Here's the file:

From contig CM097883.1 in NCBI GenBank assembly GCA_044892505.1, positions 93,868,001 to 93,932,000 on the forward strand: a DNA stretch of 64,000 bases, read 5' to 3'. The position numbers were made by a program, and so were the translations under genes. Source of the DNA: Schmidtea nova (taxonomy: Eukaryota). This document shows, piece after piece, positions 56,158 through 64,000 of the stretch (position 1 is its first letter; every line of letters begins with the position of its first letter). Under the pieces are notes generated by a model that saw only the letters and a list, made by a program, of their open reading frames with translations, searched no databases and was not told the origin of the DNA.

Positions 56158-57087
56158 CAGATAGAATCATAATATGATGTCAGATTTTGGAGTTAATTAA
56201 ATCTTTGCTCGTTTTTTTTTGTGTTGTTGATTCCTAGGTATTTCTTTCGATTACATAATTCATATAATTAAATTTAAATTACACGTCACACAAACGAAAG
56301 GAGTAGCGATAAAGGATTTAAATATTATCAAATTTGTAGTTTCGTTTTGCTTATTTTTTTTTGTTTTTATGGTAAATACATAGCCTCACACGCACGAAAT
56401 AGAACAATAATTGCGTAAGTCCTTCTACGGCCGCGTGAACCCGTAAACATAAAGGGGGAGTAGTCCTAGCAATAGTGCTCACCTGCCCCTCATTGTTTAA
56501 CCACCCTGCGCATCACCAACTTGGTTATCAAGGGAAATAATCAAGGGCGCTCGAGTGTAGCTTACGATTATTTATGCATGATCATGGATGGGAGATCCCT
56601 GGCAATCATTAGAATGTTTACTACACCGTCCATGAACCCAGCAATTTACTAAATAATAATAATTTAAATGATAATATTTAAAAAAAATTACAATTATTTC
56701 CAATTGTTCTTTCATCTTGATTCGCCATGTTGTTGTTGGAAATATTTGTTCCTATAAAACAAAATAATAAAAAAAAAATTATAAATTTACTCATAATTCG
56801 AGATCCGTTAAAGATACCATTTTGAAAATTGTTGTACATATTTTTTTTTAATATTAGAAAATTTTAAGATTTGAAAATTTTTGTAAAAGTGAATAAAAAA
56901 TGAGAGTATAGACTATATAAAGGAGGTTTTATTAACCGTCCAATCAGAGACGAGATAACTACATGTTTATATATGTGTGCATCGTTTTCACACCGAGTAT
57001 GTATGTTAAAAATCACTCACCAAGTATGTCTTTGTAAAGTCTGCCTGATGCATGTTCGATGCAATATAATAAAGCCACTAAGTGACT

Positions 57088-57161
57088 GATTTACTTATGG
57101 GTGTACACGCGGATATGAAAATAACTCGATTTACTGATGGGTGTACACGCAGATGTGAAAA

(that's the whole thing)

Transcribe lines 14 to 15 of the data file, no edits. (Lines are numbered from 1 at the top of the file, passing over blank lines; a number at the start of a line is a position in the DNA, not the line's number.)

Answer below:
57088 GATTTACTTATGG
57101 GTGTACACGCGGATATGAAAATAACTCGATTTACTGATGGGTGTACACGCAGATGTGAAAA